My friend Alex sent this to me. It was kind of funny as I was talking to him about issues I’m facing considering how to do game abstraction in code and the stuff in the PDF is pretty much what I was ranting about.
Haskell was the reason for learning F#, for instance, as functional methods are increasingly relevant to modern CPUs.
Concurrency is an irritating problem even when you don’t have threads. AI / logic often has multiple concurrent states which need to work together and know about each other, yet you’re always trying to find ways to abstract it because they shouldn’t implicitly know about each other.
Example: An invulnerability timer that runs at the same time as your player logic. The timer internally modifies the player to flash, which could be a problem if any other state needs to change the brightness for some other effect.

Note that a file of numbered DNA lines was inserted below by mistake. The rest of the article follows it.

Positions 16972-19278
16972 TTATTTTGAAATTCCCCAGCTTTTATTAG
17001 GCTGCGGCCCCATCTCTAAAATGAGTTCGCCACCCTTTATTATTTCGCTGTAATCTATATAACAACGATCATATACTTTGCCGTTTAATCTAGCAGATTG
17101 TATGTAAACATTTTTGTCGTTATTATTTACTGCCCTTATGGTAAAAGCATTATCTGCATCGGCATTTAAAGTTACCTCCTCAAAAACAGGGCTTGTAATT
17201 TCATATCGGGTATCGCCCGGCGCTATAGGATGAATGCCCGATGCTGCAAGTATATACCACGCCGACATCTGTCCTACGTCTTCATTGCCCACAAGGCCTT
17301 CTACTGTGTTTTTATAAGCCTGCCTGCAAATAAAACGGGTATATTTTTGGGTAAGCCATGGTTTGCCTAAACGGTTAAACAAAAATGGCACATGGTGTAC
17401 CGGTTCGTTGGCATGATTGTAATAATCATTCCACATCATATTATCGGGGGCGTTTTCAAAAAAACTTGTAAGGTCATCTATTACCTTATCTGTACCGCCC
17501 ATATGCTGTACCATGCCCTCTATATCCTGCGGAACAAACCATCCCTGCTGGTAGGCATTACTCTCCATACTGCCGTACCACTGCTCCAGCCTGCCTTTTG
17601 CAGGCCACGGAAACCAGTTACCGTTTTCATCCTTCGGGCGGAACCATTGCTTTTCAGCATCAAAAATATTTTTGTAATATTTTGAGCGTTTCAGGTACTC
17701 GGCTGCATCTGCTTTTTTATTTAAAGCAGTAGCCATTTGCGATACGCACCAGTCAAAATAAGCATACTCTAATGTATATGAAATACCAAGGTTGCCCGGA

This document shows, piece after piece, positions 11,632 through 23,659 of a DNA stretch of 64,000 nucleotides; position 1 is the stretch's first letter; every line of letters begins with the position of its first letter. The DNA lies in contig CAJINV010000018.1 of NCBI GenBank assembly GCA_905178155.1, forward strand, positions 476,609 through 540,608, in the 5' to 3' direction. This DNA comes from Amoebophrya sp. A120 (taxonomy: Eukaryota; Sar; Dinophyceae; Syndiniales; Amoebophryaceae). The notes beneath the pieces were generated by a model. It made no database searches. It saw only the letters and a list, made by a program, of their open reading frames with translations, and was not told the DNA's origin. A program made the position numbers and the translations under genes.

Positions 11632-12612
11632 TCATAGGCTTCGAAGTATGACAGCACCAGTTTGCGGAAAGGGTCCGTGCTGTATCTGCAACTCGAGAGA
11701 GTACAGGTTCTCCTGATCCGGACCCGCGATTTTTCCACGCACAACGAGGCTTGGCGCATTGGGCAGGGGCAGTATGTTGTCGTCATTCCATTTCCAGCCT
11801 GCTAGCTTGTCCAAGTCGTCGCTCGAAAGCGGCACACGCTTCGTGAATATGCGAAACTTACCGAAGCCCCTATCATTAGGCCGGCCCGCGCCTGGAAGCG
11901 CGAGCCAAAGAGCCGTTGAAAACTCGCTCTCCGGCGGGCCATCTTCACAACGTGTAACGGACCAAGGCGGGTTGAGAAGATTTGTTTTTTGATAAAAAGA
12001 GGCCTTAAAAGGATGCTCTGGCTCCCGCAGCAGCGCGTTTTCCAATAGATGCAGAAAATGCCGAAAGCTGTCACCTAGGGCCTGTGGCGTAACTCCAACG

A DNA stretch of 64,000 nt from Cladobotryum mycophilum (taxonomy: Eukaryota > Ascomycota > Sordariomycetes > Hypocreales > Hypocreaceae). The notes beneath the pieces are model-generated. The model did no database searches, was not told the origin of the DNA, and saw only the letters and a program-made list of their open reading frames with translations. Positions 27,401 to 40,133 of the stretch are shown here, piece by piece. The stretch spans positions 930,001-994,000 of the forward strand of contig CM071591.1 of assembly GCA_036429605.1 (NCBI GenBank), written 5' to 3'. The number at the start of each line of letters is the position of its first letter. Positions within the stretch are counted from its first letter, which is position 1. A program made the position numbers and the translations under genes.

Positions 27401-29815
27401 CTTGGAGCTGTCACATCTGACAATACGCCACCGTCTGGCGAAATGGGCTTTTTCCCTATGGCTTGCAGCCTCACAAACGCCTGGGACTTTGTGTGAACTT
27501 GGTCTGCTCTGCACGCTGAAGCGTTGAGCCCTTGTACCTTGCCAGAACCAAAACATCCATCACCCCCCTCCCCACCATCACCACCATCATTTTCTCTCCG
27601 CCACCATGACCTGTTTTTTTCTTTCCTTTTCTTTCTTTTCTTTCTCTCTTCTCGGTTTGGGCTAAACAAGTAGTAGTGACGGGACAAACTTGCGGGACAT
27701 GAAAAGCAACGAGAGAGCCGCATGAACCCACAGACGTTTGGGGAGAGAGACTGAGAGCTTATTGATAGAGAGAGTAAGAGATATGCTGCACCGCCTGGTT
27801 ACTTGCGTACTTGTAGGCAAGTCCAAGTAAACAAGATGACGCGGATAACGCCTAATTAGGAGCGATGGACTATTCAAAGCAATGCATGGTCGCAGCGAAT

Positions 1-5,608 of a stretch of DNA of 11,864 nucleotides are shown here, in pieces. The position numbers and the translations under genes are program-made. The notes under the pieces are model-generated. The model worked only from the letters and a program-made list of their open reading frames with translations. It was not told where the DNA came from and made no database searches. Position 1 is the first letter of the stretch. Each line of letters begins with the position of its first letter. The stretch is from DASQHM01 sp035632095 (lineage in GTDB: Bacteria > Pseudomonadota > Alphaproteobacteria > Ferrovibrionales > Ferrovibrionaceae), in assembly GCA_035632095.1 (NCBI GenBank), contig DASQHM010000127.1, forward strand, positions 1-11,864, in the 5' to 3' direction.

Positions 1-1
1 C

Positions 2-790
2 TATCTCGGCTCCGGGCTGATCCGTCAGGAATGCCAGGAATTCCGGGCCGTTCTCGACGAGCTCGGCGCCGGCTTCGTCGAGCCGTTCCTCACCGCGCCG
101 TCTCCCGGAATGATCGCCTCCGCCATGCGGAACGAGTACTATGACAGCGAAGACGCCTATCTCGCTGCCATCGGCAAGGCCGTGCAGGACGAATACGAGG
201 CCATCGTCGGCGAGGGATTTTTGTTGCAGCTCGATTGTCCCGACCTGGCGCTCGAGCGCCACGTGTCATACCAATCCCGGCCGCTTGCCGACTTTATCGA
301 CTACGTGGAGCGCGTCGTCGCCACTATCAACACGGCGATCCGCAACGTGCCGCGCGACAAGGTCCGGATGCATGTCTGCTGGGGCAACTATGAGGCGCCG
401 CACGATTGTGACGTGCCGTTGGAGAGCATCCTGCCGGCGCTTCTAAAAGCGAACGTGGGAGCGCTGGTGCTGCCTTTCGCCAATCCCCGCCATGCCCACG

- States could know deep info about each other, telling the other to turn off the effect when necessary.
- Move the logic to parent code (such as the Player class) which plays the effect based on states it sees running. This could lead to complex high level logic juggling lower level things around.
- FSMs / Classes could use messaging to communicate 'pauseCurrentAlphaEffects'. Helps the architecture but still has vague concurrency threats.
- Effect class which exposes functions such as addEffect(priority, effectType). Exposure could be through delegates or just through being written as a child. The introduction of a separate system helps if it can automatically manage the problems of concurrency through priority. Your effect state could fall back to the previous state or a default when completed.
- Extract the flash functionality as a separately running functional element and place it in a slot in a generalized manager with type 'effectAlpha'. If you needed to you could add the concept of priority to each slot. This is like the effect class, but more extensible. My current preference.